I first knew Margaret and Tara through a string of mutual friends well before they approached me to do some mixing in the winter of 2001. Mr. Airplane Man had recorded an album at Jim Diamond’s studio in Detroit. Subsequent time spent with the mixes left them feeling like remixes were in order for a few of the tunes. This was no disparaging re ection on Jim or the band’s earlier mixes. Recording and mixing was a race against time back then. It should be noted that the entire genre we inhabited depended on thrift and economy.
This was a two-fold exercise. First, practicality: Money was tight. Second: Most of us felt that our music was best captured as quickly and as live as possible. This ethos was an important ingredient of the sort of rock and roll we were creating. The byproduct was sometimes less than stellar delity. But I digress. It was during this remixing session of Jim’s recordings that I fell in love with the band and what they do.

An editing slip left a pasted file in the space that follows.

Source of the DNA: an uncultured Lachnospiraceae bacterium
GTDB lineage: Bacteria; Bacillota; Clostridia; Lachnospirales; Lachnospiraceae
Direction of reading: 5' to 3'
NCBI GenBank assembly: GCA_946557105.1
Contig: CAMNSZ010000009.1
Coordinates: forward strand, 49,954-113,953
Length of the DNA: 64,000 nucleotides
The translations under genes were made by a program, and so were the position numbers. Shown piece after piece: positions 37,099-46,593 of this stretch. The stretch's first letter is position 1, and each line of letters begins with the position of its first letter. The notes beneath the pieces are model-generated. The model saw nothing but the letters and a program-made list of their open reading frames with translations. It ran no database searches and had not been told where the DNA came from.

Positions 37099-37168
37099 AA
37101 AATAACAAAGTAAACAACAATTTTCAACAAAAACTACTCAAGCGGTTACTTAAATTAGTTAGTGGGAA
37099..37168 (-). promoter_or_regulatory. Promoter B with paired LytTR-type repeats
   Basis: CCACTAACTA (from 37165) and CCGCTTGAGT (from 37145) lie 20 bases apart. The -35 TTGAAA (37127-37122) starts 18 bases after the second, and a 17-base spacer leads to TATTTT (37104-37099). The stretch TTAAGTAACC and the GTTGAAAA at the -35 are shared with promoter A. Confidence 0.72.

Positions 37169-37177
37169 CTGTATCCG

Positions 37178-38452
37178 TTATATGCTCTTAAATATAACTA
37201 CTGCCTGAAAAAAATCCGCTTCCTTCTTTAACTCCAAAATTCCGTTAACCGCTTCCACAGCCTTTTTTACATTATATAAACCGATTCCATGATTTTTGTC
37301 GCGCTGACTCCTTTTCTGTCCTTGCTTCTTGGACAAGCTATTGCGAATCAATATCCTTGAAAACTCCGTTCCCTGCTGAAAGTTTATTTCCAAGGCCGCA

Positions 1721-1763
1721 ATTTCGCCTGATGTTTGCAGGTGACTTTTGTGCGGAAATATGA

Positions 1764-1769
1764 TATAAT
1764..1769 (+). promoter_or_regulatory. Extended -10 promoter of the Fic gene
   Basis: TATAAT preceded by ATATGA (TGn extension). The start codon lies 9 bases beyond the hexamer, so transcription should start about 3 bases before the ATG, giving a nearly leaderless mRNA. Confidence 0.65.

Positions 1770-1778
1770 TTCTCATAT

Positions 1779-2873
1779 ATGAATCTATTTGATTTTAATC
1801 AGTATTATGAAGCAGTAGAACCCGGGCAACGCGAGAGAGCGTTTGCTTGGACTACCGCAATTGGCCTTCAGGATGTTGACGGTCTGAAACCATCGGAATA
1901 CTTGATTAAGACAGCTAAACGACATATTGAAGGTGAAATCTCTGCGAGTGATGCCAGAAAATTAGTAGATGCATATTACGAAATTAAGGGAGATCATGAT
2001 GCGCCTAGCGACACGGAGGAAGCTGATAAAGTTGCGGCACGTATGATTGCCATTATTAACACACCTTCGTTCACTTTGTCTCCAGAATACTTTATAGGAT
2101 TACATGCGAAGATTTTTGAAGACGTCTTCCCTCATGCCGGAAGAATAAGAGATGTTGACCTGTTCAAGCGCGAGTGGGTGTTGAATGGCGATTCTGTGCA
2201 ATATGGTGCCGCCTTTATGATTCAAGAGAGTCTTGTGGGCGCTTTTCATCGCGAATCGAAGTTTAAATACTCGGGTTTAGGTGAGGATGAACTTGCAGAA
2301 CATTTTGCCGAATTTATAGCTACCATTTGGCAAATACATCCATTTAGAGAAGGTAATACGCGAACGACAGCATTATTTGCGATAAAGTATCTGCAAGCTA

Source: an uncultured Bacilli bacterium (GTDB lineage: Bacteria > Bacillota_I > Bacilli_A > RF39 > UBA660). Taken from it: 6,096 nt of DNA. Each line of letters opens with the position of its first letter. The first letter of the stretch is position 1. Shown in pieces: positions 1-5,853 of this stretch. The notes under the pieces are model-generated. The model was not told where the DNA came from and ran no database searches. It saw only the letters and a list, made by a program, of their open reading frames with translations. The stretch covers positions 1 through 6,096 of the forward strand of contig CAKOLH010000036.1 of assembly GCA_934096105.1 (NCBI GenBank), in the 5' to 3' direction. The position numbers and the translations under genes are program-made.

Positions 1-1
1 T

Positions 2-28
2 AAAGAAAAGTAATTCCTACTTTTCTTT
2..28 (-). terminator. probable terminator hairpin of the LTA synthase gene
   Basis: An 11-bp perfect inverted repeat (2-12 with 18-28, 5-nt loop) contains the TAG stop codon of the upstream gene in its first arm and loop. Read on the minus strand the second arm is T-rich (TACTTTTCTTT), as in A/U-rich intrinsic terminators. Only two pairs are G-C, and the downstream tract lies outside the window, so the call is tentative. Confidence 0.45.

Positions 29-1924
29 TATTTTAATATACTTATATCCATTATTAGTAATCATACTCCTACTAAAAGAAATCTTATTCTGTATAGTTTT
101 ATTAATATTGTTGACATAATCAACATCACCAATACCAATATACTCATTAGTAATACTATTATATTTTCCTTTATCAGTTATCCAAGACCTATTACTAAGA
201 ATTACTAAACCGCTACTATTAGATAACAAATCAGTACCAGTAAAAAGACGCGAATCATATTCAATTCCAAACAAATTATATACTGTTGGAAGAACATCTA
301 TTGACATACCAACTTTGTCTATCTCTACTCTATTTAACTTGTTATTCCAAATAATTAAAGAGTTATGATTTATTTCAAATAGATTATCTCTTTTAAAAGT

Their previous albums were so raw that I couldn’t hear the emotional dynamics that permeated the songs. Jim’s mic placement opened the possibility for mixes that provided both power and subtlety. After mixing the third song with engineer Doug Easley, I was ready to redo the whole album. I saw the sonic possibility and it was exciting. Of all the artists I’ve collaborated with, I still consider Mr. Airplane Man to be one of the most important to me on a personal level. Their music spoke directly to me. It is vulnerable and real. Melancholy but never maudlin. And when it rocks, rock and roll never sounded better.
After a 10-year hiatus, Margaret and Tara decided to reconvene their talents. Time had passed and they had both ventured out of Massachusetts. Both were mothers now, too. Life had unfolded from their twenties and all those subsequent experiences would only serve to more richly inform the music they would make. As soon as I caught wind of the possible reunion, I let it be known that I would love to work with them again. Several months later they traveled down to Asheville, to Brian Landrum’s studio. We set about recording the material your holding in your hands. It was cut in a couple of days and after they left Brian and I did several mixing sessions.
I think these are the best of those mixes. I’m grateful for the opportunity to work with such powerful and inspiring women. And, once again, with Long Gone John, without whom most of us would still be dreaming of making records.
– GREG CARTWRIGHT
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